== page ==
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Bladder cancer

Bladder cancer treatment options

A multidisciplinary team of bladder cancer experts treat bladder cancer using various techniques, including immunotherapy, surgery, radiation therapy and chemotherapy. Treatment plans are developed based on different factors, such as the stage of the disease and the patient’s overall health.


Surgery is typically the first treatment option for early-stage bladder cancers because tumors have likely not spread to other areas of the body.

Surgery may be performed for bladder cancers that have recurred or metastasized (spread). For some patients, a bladder-preserving approach may be the recommended option. For others, removal of the entire bladder may reduce the risk of a subsequent cancer. Doctors will discuss treatment options with you to help you make an informed decision about your care. Our surgical oncology experts are experienced in a variety of procedures, and we proactively manage the side effects of bladder cancer surgery.

Depending on the stage of the disease, your doctor may recommend one or more of the following bladder cancer surgical procedures:

Transurethral resection: Also called “transurethral resection of the bladder tumor,” this surgery is common for early-stage bladder cancers or those confined to the superficial layer of the bladder wall. This bladder cancer surgery is performed by passing an instrument through the urethra, which avoids cutting through the abdomen. The surgical instrument used for this operation is called a resectoscope. A wire loop at one end of the resectoscope is used to remove abnormal tissues or tumors.

After this procedure, burning the base of the tumor (fulguration) may help destroy remaining cancer cells. Alternatively, a high-energy laser may be used. With either approach, a cytoscope is used to view the inside of the bladder during the procedure.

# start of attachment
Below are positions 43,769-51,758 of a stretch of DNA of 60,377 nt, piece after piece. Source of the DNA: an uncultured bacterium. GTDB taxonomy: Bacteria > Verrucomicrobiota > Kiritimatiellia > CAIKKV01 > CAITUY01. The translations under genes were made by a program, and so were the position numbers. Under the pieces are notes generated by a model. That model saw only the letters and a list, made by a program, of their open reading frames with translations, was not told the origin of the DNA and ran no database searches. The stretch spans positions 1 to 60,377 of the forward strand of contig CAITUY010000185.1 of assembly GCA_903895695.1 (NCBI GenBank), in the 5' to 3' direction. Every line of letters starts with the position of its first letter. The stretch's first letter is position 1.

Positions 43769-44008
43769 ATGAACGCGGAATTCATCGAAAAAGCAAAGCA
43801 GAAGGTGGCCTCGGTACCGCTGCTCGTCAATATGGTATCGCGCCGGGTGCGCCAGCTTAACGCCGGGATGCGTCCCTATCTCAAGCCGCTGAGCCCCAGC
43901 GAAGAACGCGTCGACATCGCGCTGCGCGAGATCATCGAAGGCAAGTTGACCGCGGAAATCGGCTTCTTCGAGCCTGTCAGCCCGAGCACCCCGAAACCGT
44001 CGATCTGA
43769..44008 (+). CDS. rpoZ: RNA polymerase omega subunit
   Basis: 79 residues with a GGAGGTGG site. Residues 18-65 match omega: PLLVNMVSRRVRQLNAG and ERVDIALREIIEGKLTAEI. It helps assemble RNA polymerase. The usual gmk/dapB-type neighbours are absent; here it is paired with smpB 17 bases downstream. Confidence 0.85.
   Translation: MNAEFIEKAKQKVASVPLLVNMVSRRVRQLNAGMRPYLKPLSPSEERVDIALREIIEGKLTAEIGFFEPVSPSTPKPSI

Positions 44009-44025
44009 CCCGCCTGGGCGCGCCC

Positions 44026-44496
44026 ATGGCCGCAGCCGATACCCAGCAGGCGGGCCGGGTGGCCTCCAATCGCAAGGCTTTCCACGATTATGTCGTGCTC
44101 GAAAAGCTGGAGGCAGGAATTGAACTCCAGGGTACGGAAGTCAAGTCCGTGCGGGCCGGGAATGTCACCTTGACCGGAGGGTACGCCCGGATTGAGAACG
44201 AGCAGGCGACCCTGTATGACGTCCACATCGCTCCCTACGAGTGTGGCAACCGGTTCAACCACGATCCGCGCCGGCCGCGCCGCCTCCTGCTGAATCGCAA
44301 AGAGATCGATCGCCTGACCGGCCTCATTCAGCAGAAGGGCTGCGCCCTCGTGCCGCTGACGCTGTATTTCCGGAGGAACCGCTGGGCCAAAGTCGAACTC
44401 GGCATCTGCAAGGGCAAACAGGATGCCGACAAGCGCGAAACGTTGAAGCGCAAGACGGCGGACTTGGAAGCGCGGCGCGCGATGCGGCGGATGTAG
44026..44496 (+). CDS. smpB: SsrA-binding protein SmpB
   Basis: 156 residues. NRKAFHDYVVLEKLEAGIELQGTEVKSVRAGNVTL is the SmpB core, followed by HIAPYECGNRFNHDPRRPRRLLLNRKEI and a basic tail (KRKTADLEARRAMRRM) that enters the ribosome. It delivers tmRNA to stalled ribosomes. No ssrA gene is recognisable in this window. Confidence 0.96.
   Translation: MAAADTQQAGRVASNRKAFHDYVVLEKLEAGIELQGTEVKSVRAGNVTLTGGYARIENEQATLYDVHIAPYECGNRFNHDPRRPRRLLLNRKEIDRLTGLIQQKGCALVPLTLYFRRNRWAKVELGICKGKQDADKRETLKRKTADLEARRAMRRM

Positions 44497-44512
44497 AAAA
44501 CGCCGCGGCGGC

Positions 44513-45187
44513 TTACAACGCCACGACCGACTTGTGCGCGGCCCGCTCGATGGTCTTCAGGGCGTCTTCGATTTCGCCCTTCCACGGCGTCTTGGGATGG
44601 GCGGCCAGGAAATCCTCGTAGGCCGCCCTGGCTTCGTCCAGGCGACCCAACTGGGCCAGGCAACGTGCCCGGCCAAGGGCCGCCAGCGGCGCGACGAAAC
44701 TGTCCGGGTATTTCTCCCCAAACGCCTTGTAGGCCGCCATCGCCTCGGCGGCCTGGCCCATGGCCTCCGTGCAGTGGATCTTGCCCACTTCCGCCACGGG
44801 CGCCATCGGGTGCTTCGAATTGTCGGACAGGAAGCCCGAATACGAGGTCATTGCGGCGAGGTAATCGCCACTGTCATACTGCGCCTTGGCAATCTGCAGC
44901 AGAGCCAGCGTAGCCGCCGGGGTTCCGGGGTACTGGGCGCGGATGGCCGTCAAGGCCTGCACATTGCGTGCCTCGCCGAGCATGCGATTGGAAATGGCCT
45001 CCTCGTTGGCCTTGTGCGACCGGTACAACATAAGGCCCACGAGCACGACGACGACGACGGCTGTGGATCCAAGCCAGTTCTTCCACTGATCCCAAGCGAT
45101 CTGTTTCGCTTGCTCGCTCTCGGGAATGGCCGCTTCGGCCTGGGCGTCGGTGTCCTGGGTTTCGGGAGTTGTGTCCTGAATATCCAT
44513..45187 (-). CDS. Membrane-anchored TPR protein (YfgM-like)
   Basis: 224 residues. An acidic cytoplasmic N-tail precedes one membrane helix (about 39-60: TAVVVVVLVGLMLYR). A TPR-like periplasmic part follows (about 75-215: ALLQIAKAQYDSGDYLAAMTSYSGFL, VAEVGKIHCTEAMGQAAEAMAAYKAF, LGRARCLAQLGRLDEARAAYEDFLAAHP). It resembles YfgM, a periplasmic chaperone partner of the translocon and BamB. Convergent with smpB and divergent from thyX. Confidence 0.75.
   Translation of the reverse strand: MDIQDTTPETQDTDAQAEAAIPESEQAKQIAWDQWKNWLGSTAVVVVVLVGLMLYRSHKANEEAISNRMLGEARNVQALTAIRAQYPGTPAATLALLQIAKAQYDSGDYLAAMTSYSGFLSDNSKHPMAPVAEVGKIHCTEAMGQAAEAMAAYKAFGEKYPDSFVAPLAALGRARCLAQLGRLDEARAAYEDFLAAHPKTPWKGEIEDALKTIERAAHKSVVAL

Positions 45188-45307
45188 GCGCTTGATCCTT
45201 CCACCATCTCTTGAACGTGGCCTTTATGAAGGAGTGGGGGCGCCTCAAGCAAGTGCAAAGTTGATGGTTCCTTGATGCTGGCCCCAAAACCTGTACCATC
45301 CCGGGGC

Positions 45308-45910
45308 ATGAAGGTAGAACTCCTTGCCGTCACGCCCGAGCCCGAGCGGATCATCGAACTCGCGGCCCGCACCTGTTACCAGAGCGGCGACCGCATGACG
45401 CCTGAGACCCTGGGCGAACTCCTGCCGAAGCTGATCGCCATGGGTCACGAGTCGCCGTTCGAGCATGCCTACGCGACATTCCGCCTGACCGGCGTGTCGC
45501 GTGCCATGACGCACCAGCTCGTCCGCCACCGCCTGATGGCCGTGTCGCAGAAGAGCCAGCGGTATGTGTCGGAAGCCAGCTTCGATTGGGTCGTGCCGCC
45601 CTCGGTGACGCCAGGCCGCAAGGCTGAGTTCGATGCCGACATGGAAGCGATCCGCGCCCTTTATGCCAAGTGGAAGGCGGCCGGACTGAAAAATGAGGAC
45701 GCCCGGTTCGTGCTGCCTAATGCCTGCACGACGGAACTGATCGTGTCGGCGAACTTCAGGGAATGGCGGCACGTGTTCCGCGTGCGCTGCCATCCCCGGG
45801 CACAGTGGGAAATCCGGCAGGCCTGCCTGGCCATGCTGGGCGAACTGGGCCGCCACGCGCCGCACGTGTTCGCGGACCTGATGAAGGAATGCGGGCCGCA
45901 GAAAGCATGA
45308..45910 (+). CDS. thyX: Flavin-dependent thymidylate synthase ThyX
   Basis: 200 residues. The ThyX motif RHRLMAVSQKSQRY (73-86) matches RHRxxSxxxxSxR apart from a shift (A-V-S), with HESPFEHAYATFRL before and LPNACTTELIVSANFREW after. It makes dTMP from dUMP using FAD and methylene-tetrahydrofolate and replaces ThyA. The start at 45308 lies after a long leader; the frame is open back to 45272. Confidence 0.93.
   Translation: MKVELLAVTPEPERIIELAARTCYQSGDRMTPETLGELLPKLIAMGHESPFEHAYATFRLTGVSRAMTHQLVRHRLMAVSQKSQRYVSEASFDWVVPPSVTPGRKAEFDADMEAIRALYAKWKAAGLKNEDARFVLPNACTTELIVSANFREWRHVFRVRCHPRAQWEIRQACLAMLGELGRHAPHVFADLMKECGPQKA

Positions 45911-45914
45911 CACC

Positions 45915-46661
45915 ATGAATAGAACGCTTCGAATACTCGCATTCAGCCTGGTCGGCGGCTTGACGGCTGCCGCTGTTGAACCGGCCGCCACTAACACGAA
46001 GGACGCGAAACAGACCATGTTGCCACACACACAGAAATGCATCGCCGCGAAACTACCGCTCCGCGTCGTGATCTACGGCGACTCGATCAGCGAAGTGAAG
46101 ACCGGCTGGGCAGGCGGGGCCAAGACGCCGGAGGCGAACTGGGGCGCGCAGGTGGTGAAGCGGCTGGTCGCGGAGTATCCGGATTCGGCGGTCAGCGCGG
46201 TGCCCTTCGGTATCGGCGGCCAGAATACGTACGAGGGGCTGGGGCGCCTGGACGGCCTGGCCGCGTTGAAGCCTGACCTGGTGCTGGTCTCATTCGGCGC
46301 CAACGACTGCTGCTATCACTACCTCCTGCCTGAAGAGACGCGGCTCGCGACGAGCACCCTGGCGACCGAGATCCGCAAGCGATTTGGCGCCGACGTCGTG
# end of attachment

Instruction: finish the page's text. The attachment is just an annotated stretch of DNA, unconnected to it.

Cystectomy: This bladder cancer surgical procedure may be used to remove the entire bladder or portions of it. Sometimes, the bladder may be accessed through an incision in the abdomen. It may also be possible to perform laparoscopic surgery. With this approach, several small incisions are made using long, thin instruments, one with a video camera on the end that enables the surgeon to see inside the pelvis. Laparoscopic surgery, also called keyhole surgery, may reduce pain and shorten recovery time.

There are two types of cystectomies:

  • Partial cystectomy: If cancer has invaded the muscle layer of the bladder wall but is not large and is confined to one region of the bladder, then it may be possible to treat by removing only part of the bladder. With this procedure, the portion of the bladder where there is cancer is removed, and the hole in the bladder wall is then closed.

  • Radical cystectomy: If the cancer is larger in size or is in more than one region of the bladder, then the entire bladder may need to be removed. With a radical cystectomy, nearby lymph nodes may also be removed, along with the prostate (for men), and, for women, the ovaries, fallopian tubes, uterus and a small part of the vagina. This type of bladder cancer surgery is an extensive procedure, but it may help remove cancer cells from the body and reduce the likelihood of the disease recurring.

Learn more about urologic oncology for bladder cancer


Immunotherapy is designed to stimulate the body's defenses to attack and kill cancer cells. We use two primary types of immunotherapy to treat bladder cancer:

Checkpoint inhibitors work by targeting signaling proteins that allow cancer cells to hide from the immune system. They may also stimulate the immune system to better recognize and attack cancer cells.

Cancer vaccines are given to help prevent certain cancers, but they may also be used to treat bladder and other cancers by boosting the immune system.

Immunotherapy may not be recommended for all patients, and responses to the treatment may vary widely. Immunotherapy may also be used in combination with other treatments such as surgery or chemotherapy.